BeijingThink Javelin, think the Czech Republic, think Jan Zelezny. You’re thinking in the past.
Think Javelin, think the Czech Republic, think Barbora Spotakova. Now you’re in the present.
Spotakova followed Zelezny’s advice to give up the Heptathlon and concentrate on the Javelin and, five years after those wise words from the men’s World record holder, she’s the women’s Olympic champion.
And guess who was watching among the 91,000 spectators in the National Stadium? Zelezny, of course. Mission accomplished.
Spotakova did unto Maria Abakumova, the Russian runner-up, as Zelezny had done unto to him before he went on to take three Olympic titles. In 1988, at the Seoul Games, Zelezny was leading in the final round when the gold was snatched from his grasp by Finland’s Tapio Korjus.
Abakumova, as was the case with Zelezny in 1988, had to settle for the silver. The only difference was that Korjus won gold on the very last throw of the competition whereas Spotakova did so with the penultimate release. She faced the anxious wait to see whether the Russian could recover the lead but, having set a European record of 70.78 in the fourth round, she was unable to pass Spotakova’s final throw of 71.42.
Not only did Spotakova steal the gold from under Abakumova’s nose, she strangled her continental record almost at birth. Furthermore, she wasn’t going to be beaten by a Russian on the date that she said had been in her mind since she knew the schedule. 21 August marks the 40th anniversary of Russia’s invasion of Czechoslovakia.
And so Spotakova is the World and Olympic champion but, at 27, she is going to have to go some to catch Zelezny. He won Olympic gold medals in 1992, 1996 and 2000 and World Championship golds in 1993, 1995 and 2001. Spotakova came relatively late to the Javelin, her debut championship being the 2000 World Juniors in Santiago, where she placed fourth in the Heptathlon.
However, Spotakova went to study at the University of Minnesota and there began the path that would lead her towards becoming a specialist Javelin thrower. “I started to throw a little Javelin then I came back to Czech Republic and, suddenly from nothing, threw the standard for the European Championships in Munich,” she said.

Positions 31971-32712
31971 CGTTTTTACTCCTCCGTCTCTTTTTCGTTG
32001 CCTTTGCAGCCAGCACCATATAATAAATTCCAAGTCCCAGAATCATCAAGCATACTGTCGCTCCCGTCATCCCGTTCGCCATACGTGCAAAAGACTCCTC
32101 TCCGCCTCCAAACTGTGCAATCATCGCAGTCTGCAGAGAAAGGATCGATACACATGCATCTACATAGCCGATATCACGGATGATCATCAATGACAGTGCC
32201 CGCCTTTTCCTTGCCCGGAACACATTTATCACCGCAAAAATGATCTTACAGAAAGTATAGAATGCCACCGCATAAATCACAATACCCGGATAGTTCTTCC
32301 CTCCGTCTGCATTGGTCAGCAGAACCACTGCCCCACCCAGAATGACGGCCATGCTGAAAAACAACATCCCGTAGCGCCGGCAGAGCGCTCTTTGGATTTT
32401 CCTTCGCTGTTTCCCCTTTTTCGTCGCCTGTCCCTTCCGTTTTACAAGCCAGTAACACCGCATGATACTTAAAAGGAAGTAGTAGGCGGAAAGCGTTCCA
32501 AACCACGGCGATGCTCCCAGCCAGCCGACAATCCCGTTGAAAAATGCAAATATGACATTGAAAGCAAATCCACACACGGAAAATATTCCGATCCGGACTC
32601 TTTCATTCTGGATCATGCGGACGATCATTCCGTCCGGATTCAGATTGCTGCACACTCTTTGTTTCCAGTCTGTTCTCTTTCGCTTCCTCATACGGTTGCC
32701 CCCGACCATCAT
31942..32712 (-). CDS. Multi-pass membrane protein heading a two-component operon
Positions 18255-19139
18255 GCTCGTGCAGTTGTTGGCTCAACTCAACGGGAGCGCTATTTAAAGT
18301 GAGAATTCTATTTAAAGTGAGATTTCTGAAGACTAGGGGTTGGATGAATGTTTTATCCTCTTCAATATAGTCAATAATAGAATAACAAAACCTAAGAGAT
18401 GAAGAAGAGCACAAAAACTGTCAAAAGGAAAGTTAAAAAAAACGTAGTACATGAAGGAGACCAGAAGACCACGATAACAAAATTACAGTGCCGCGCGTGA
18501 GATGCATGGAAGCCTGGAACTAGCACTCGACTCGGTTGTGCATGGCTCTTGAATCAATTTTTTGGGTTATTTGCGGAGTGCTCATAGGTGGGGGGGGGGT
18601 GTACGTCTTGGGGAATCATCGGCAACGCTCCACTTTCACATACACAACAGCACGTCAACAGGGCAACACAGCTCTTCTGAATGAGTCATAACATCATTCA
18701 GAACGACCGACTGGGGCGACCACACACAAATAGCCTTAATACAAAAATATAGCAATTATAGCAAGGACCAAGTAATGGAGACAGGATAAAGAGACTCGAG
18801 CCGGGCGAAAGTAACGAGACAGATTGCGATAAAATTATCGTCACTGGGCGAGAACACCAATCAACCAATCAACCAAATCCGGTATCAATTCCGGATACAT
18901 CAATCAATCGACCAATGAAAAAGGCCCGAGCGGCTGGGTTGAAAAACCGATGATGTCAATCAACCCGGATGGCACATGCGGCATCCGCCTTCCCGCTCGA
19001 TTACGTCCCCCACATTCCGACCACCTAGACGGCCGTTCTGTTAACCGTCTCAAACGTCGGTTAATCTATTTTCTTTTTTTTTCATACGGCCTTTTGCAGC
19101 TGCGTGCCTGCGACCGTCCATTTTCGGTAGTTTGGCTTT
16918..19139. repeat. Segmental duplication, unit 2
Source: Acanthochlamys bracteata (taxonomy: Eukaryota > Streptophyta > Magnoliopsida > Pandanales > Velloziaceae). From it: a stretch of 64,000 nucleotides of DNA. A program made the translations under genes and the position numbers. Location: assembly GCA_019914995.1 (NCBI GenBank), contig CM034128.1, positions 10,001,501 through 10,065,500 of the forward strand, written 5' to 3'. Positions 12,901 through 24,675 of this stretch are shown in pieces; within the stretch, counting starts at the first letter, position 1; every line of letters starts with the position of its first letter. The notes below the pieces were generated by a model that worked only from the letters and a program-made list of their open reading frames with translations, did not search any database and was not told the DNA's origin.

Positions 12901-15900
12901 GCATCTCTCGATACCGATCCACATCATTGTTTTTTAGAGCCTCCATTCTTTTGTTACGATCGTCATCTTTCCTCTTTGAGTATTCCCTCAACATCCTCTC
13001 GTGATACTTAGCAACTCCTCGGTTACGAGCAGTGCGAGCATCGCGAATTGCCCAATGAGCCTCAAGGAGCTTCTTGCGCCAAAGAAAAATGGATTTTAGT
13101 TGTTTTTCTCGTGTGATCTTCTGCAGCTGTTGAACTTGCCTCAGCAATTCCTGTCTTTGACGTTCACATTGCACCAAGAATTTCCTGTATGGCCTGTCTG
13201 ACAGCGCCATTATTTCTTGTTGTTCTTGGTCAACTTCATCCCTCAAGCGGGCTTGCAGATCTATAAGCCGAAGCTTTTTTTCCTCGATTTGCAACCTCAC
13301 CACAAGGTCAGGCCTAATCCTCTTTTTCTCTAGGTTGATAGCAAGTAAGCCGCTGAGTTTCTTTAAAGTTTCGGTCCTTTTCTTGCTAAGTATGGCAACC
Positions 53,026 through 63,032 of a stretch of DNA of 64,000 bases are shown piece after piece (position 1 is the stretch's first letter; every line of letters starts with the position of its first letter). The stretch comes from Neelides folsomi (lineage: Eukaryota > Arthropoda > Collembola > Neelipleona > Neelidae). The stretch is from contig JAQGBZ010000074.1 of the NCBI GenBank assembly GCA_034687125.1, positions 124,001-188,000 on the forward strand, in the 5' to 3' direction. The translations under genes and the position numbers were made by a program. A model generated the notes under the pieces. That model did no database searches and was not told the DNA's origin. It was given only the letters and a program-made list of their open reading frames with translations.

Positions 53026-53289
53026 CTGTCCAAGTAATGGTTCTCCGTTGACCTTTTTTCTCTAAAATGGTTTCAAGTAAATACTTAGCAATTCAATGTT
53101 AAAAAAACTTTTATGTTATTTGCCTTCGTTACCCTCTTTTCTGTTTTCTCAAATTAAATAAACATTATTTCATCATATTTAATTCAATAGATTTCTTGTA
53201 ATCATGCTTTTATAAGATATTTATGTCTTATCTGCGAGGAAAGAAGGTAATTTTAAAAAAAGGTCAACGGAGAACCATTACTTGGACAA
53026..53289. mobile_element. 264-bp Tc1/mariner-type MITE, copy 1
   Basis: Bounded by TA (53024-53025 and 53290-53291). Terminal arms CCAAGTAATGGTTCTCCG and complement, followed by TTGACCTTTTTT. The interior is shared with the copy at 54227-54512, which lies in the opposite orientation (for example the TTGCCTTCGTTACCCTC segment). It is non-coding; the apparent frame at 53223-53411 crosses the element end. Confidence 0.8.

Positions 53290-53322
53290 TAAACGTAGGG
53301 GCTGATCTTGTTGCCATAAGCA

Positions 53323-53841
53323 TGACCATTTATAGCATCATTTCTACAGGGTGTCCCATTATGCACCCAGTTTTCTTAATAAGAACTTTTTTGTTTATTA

In Munich, Spotakova did not qualify for the final. “Then I met Jan Zelezny and he told me to do the Javelin and not be a heptathlete,” Spotakova explained. “I said to myself: ‘If this man tells me to do the Javelin who else has to tell me?” Even so there was still a voice in her head shouting ‘combined events’ but it lost the argument despite her going to Talence in 2004 and scoring 6749 in a Decathlon.
Zelezny had offered his advice late in 2003 and he invited Spotakova to a training camp in South Africa in the spring of 2004. Now she is the first women’s Olympic javelin champion from her homeland since 1952 when the winner played a part in one of sport’s most extraordinary coincidences.
On 19 September 1922, in Czechoslovakia, two babies were born whose lives would become forever linked. The day that Emil Zatopek came into the world was also the one which heralded the arrival of new born Dana Ingrova.
In 1948 Emil won the 10,000m at the London Olympics and, soon afterwards, he married Dana. Then, at the 1952 Helsinki Olympics, Emil won the 5000m, 10,000m and Marathon. The middle one of these was the 5000m and, on that very day, Dana (Zatopkova) won the women’s Javelin.
Two people born on the same day, and who shared a wedding day, had now won Olympic gold medals on the same day.
In successive championships, Spotakova has proved that she is a big-occasion performer. She improved her National record twice in the final of the 2007 World Championships, in Osaka. She threw 66.40 in the first round to lead and 67.07 in the third to secure the gold medal.
Holding the top mark of the season coming into the Olympics – a personal best 69.15m – Spotakova suspected that distance would not be enough here. “The Olympic gold will take 70 metres,” she had said beforehand. But, afterwards, she added: “My dream was to throw over 70 metres and I didn’t expect that I would have to throw over 70.50 metres It’s like a miracle for me, like a fulfilled dream and, of course, it continues the Javelin tradition in the Czech Republic.”
David Powell for the IAAF